Briana Waters serving 11 more months for 2001 UW arson

from The Olympian. June 22:

Former Olympia woman sentenced to prison for UW arson

A federal judge sentenced a former Olympia woman to 11 months in prison during a court hearing Friday for her role in a 2001 arson that destroyed the University of Washington’s Center for Urban Horticulture.

Briana Waters, 36, of Oakland, Calif., was sentenced to 48 months, but she will return to prison for 11 months because of the approximately 37 months she has already served, according to a news release from the U.S. Attorney’s Office in Seattle.

Last year, Waters pleaded guilty to conspiracy, arson, possession of an unregistered destructive device and using a destructive device during a crime of violence. As part of her guilty plea, Waters admitted the fire bomb devices used to burn down the horticulture center in May, 2011 were built at her Olympia residence, that she helped transport them and that she served as a lookout during the arson.

The fire, which resulted in $6 million in damages, was part of a string of 17 arsons across the West by radical environmental groups, the Earth Liberation Front and the Animal Liberation Front. Fourteen other people have been convicted of crimes related to the fires.

Waters had been convicted in 2008 in connection with the arson and sentenced to six years in prison, but that conviction was overturned in late 2010 after an appeals court ruled that documents containing anarchist materials were improperly admitted as evidence.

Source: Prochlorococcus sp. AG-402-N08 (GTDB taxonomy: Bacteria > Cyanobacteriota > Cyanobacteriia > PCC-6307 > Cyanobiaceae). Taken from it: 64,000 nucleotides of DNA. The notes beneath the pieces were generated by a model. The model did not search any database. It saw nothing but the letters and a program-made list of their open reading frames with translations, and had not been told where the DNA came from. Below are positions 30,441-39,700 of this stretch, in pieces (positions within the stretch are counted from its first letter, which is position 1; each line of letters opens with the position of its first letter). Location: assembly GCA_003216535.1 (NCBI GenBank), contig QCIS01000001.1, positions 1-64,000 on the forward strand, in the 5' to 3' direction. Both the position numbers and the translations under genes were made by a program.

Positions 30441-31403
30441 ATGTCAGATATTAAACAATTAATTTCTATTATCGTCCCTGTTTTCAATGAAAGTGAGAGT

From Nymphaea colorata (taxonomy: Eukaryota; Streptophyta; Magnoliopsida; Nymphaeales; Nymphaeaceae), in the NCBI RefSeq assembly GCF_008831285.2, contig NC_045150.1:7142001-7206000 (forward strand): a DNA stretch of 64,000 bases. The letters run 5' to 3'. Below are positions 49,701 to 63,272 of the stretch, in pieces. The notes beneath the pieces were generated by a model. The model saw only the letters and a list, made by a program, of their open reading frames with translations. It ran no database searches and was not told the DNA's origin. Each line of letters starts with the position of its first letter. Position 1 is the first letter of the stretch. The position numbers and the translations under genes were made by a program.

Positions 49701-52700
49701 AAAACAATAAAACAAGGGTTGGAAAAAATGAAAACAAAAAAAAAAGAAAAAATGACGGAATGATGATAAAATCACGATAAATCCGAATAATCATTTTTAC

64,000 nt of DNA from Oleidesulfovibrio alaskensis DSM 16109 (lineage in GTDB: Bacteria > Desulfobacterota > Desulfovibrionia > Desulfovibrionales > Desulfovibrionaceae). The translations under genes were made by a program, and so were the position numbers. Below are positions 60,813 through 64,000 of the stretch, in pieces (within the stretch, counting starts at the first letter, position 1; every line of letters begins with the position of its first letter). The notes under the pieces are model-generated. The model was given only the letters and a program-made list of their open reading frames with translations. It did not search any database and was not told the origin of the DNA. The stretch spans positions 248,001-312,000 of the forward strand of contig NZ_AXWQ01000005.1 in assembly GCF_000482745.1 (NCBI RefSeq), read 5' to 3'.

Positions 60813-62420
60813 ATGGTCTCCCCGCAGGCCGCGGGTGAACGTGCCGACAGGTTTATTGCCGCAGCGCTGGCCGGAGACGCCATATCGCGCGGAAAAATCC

Waters served two years and seven months in prison before she was released following that ruling in October, 2010, according to U.S. Attorney’s Office spokeswoman Emily Langlie.

Three other defendants, Jennifer Kolar of Seattle, Lacey Phillabaum, of Spokane, and Justin Solondz have also pleaded guilty and been sentenced for the arson.

A fifth defendant, William Rodgers, of Prescott, Arizona, was indicted by a federal grand jury in the case, but committed suicide in December, 2005, while being held in Arizona.

Waters, a student at The Evergreen State College at the time of the arson, was allegedly a member of a cell of the Animal Liberation Front known as “The Family.” The group wanted to destroy corporate and government operations they thought were harming the environment and animals, and prosecutors said members targeted the UW research center under the mistaken belief that poplar trees were being genetically engineered there.

In a news release, U.S. Attorney Jenny Durkan stated, “The $6 million Ms. Waters and the rest of these defendants owe in restitution will never truly compensate the researchers who lost their life’s work, their sense of security and the endangered plants they were trying to propagate. We are fortunate no lives were lost in the fire. I commend the work of the first responders who controlled the fire and the dedicated agents and officers that tracked down there conspirators to hold them accountable.”

The UW center was rebuilt at a cost of $7 million and reopened three years later.

Waters and the other defendants in the UW arson case share a restitution obligation of $6 million, according to the U.S. Attorney’s Office.

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